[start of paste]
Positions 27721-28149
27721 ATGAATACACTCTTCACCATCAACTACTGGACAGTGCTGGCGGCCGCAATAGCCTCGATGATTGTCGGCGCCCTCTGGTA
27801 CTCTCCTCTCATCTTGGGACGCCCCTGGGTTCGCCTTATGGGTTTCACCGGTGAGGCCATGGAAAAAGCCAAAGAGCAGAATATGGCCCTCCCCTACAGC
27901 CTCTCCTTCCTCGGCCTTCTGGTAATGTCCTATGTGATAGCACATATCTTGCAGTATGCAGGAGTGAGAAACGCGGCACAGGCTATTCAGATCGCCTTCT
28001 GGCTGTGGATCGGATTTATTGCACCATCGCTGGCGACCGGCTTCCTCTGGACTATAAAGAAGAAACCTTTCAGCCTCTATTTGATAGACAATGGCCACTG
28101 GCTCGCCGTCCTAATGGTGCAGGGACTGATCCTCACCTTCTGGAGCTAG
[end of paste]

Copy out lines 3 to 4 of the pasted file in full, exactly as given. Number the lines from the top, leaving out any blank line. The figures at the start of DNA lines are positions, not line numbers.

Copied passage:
27801 CTCTCCTCTCATCTTGGGACGCCCCTGGGTTCGCCTTATGGGTTTCACCGGTGAGGCCATGGAAAAAGCCAAAGAGCAGAATATGGCCCTCCCCTACAGC
27901 CTCTCCTTCCTCGGCCTTCTGGTAATGTCCTATGTGATAGCACATATCTTGCAGTATGCAGGAGTGAGAAACGCGGCACAGGCTATTCAGATCGCCTTCT